Windows 11 in-depth review: Windows 10 gets a nip and tuck

Windows 11 in-depth review: Windows 10 gets a nip and tuck

Redmond's new OS gives Windows 10 a much-needed facelift, tighter security and a better overall experience.

Credit: Microsoft

Teams integration

The COVID-19 pandemic changed the way we work and live, with videoconferencing and chat increasing as in-person meetings decreased. With Windows 11, Microsoft is betting that chat and video meetings will remain an important part of people’s work and private life, even when life becomes more normal.

So its Chat with Microsoft Teams feature puts an icon front and center on the taskbar for its Teams collaboration, chat, and videoconferencing software. Click the icon, and a Teams screen opens up with your contacts on them. (Note that the icon looks like a video camera until you click it. At that point, it turns into a conversation bubble icon.) You can scroll and search through it.

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You can chat using Teams by clicking an icon on the taskbar, but for now, it’s for personal use, not business. (Click image to enlarge it.)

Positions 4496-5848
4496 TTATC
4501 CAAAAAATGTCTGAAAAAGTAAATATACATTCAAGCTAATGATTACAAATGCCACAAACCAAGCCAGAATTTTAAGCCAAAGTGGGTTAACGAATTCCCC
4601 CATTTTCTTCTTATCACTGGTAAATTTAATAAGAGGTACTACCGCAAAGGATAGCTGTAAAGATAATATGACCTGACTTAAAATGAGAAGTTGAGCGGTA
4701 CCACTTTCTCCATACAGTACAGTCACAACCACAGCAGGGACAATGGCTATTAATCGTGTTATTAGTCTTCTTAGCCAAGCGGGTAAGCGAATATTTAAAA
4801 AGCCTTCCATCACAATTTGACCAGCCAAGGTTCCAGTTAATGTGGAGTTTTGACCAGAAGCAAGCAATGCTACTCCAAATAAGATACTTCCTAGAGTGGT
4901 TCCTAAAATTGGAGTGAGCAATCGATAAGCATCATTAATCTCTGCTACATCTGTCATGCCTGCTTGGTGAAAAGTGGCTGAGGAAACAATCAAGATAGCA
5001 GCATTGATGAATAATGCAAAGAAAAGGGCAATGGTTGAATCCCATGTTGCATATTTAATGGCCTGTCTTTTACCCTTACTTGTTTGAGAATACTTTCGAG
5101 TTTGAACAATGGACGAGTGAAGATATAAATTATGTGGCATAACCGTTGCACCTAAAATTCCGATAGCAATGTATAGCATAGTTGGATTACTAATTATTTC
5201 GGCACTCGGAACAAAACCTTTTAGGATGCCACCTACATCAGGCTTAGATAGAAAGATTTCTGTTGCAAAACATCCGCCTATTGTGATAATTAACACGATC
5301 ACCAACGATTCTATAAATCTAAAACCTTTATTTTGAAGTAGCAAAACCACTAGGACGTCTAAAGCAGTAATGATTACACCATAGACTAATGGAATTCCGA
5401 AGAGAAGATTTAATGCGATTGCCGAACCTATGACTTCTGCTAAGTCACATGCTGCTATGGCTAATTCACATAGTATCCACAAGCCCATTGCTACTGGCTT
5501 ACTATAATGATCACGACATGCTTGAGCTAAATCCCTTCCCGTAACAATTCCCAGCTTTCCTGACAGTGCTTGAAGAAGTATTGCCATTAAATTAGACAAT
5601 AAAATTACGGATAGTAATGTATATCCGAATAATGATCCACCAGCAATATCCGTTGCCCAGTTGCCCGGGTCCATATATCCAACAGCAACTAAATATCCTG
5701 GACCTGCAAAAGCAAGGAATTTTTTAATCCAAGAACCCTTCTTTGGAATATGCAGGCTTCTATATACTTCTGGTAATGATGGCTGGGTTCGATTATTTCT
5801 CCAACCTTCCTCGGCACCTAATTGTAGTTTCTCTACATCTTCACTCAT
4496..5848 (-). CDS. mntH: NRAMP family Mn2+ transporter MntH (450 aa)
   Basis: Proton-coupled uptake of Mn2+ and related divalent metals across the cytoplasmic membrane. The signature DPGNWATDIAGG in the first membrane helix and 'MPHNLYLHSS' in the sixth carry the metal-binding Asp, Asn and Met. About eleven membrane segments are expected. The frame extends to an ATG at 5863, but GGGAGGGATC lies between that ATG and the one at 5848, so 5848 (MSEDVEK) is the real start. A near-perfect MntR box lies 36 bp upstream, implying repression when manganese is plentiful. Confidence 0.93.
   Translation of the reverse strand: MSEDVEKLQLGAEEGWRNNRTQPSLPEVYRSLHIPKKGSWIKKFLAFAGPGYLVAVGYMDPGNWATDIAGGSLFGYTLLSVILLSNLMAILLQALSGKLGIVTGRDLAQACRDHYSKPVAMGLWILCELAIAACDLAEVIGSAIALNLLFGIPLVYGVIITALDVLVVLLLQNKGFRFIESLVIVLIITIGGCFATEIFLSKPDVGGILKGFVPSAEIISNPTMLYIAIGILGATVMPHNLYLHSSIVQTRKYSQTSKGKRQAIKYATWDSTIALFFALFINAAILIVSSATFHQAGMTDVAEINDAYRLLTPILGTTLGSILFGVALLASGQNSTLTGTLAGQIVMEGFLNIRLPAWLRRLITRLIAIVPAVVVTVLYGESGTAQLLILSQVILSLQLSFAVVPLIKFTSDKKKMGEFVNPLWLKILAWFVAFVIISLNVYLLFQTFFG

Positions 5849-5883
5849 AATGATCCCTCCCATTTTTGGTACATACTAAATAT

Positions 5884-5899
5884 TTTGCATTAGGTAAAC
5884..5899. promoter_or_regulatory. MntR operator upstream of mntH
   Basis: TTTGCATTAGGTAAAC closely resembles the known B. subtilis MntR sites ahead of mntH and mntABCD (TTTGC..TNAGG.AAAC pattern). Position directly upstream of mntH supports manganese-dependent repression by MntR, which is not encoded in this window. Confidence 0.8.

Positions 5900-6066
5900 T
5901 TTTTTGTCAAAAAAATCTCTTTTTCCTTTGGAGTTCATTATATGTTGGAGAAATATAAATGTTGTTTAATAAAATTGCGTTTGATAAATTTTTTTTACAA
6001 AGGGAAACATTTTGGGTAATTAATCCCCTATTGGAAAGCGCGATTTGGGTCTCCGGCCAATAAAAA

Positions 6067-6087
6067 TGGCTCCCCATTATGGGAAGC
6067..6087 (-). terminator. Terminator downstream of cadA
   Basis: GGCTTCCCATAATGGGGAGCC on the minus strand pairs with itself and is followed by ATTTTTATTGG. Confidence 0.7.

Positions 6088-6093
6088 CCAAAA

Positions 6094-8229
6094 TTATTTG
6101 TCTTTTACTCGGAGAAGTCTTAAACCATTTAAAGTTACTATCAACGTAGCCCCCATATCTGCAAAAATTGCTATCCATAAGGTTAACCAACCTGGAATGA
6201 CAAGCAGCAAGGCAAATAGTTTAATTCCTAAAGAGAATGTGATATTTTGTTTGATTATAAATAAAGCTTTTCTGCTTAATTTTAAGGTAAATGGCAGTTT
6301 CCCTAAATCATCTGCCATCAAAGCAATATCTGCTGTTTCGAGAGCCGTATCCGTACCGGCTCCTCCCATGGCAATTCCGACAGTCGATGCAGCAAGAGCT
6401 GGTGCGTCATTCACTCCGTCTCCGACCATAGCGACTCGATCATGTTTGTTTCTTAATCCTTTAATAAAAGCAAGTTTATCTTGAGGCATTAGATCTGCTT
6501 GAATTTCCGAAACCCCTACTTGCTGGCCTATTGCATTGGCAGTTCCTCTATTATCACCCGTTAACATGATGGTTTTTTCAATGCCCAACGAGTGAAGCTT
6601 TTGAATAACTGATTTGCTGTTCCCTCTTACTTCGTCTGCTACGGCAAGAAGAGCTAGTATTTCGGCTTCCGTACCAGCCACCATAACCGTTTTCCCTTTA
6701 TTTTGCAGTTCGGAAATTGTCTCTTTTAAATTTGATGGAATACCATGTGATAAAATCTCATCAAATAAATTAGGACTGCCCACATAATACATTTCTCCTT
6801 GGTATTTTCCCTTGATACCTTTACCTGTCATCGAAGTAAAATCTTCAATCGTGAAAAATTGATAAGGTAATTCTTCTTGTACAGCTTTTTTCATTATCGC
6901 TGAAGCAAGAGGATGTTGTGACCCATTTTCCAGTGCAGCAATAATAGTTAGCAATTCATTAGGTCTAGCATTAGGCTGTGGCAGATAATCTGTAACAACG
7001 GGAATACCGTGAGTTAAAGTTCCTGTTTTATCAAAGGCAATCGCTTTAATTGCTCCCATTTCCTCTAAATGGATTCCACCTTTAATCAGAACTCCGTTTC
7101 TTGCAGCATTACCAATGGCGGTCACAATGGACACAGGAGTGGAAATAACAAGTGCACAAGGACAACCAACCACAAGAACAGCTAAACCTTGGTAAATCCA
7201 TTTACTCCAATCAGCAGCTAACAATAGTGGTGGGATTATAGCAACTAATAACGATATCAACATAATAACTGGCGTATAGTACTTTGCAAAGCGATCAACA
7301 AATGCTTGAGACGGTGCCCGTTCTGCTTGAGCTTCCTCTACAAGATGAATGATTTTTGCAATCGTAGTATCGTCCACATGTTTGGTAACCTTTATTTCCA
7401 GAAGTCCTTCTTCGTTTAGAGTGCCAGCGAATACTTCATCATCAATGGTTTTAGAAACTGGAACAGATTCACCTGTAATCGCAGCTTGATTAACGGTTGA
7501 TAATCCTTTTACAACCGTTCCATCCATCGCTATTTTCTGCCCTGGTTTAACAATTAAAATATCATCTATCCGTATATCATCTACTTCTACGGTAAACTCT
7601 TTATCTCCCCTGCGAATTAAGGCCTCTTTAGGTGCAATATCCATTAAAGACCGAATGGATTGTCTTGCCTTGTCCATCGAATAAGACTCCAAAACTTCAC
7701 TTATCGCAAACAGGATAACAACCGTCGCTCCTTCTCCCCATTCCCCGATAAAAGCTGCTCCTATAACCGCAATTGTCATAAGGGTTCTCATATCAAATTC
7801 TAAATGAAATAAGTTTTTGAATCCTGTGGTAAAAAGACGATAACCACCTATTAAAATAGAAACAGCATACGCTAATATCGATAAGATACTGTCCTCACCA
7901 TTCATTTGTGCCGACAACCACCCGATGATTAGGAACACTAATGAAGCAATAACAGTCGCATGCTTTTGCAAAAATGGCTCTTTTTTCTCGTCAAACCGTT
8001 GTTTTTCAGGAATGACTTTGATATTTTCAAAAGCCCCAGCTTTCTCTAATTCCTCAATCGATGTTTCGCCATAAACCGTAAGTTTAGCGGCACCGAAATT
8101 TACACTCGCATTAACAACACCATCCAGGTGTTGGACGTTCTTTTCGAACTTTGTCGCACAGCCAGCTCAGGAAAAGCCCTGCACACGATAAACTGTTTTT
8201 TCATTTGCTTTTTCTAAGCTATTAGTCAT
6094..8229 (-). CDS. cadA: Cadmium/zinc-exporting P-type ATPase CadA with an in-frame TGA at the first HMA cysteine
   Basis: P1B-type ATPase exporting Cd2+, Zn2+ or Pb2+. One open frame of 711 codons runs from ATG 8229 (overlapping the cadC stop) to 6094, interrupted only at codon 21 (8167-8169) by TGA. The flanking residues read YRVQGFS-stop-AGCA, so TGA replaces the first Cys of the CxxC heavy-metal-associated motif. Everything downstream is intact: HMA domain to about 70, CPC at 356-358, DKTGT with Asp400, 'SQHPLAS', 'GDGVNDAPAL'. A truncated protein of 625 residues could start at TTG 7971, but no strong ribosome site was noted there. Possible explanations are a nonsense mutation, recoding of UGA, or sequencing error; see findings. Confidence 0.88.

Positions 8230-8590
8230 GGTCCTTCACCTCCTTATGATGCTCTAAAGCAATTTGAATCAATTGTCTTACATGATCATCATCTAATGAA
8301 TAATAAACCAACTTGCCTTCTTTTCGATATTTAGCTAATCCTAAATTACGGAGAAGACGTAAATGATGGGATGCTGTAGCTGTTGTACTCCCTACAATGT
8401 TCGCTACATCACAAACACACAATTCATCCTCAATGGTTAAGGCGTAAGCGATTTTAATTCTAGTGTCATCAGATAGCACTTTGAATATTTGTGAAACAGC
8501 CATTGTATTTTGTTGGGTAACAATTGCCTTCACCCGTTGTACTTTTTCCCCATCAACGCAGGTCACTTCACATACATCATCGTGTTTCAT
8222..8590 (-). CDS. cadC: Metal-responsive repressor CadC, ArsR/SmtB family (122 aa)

When you find someone with whom you want to connect, click that person, and a Teams chat and videoconferencing window opens, requesting to connect. (You can also use the Windows key + C keyboard shortcut.) At that point, you use Teams as you would normally.

If the person to whom you want to connect doesn’t use Teams, they will get an SMS message, and you can chat that way.

Note that this Teams integration is targeted for personal use, not business use, so the full suite of enterprise Teams features, such the use of channels, being able to search through message archives, and so on, isn’t available. I expect that over time, business and enterprise versions of Teams will become part of the Windows 11 integration.

Fit and finish improvements

The overall look of Windows 11 has changed subtly from Windows 10, with rounded windows, spiffier animations, and an overall softer feel. What Microsoft calls the “materials” on the surfaces of screens have been updated as well.